Press - Roy Acuff & The Smoky Mountain Boys The King Of Country Music - The Art Desk
In 1942, Roy Acuff set up Acuff-Rose Music in partnership with Nashville-based songwriter and talent scout Fred Rose. The new publishing company was dedicated to treating songwriters decently. They would not be cheated out of their copyrights. There would be clear and honest accounting. The contracts offered would have better percentages than rival publishers. There would be no shady deals. Acuff-Rose cocked a snook at the country music establishment and, in time, had writers as important as The Everly Brothers, Lefty Frizzell, Don Gibson and Roy Orbison on its books. Acuff and Rose had changed the way the Americana music business worked.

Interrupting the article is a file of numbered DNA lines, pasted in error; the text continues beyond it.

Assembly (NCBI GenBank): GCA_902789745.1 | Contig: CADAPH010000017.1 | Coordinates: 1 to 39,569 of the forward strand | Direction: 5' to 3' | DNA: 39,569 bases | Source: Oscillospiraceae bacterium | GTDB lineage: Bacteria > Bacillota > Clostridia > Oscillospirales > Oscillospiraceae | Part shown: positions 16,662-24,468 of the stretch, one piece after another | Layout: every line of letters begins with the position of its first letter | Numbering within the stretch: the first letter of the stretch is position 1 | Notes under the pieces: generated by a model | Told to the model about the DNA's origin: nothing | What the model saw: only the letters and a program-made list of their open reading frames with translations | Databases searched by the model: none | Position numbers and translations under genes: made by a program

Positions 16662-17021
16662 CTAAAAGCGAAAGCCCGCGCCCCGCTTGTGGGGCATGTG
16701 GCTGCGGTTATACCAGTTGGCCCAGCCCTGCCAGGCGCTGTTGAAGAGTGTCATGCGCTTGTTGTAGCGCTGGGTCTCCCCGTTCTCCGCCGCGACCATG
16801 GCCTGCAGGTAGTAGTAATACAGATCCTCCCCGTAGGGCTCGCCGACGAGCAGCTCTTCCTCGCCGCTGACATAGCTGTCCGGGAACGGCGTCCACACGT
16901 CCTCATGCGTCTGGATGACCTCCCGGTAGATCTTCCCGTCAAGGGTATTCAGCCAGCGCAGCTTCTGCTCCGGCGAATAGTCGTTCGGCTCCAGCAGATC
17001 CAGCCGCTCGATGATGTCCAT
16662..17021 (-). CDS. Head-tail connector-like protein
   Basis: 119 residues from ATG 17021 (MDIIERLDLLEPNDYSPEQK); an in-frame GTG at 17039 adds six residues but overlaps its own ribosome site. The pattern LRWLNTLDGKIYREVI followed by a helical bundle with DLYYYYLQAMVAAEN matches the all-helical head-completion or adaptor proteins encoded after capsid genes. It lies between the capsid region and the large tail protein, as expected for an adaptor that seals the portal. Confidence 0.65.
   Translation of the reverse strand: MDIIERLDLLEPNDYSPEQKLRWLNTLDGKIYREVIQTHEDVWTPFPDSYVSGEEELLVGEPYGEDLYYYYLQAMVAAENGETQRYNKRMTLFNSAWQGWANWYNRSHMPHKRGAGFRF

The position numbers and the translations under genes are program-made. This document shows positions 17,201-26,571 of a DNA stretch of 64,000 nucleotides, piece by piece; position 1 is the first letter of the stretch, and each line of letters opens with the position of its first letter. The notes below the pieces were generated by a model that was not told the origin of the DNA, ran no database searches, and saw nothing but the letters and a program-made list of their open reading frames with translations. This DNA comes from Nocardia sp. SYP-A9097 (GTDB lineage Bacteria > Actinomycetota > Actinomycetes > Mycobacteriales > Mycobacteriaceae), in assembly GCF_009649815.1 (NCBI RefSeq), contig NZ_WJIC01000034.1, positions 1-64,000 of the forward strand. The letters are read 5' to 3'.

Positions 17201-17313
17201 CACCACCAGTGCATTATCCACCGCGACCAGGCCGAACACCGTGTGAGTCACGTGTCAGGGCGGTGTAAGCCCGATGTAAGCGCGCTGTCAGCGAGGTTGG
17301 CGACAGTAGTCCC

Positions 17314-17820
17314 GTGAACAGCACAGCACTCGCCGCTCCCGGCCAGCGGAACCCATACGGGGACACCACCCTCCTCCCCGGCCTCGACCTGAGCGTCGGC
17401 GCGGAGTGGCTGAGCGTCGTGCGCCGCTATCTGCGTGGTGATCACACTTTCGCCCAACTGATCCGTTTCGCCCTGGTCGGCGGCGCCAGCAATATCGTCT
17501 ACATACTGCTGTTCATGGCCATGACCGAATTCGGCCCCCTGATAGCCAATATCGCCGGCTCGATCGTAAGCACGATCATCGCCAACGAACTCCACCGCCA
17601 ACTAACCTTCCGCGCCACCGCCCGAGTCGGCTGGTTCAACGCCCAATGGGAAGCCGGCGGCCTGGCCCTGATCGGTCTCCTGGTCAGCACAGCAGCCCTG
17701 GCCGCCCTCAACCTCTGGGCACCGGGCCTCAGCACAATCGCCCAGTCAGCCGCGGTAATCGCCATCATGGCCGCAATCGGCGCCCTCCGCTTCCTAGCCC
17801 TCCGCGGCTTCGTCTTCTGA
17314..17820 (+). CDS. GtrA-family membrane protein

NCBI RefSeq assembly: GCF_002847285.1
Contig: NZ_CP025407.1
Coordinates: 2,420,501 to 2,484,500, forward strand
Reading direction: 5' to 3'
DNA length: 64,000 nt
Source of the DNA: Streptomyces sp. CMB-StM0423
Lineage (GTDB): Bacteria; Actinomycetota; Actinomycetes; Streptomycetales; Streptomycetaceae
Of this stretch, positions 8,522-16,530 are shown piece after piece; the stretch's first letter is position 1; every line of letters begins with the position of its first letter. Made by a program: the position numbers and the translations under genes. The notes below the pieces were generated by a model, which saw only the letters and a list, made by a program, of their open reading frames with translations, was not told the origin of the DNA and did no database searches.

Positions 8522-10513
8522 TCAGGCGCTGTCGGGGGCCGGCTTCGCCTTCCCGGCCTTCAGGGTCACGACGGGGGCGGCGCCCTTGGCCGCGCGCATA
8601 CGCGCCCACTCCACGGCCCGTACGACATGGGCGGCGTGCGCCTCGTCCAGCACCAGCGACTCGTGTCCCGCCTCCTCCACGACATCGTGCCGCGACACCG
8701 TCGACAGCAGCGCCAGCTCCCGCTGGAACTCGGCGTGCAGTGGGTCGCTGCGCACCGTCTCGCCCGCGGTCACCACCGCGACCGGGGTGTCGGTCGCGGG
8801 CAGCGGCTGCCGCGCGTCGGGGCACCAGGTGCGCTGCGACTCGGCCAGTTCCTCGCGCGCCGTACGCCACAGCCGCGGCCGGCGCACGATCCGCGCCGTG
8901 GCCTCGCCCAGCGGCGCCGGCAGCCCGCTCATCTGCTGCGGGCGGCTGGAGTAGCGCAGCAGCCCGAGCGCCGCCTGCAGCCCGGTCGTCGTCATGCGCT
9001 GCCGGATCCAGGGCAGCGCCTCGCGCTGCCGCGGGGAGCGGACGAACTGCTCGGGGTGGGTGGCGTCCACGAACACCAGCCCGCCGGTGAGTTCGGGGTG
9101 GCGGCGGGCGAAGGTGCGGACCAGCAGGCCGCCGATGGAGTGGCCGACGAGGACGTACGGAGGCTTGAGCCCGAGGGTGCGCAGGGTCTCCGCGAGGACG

If that were all Acuff had done, his place in music history would be assured. But it was not. Roy Acuff (1903–1992) was a musical giant and, in the title of a 1962 album, dubbed “The King of Country Music”. He was famous, from 1938 a long-time star of the Grand Ole Opry, a mean fiddler and changed how bands worked – he was crucial to the change from bands being a line-up of instrumentalists to showcasing a leader; the focus and star. It was Roy Acuff & The Smoky Mountain Boys, not The Smoky Mountain Boys. Any way it’s looked at, he was a key player in the development of America’s music scene.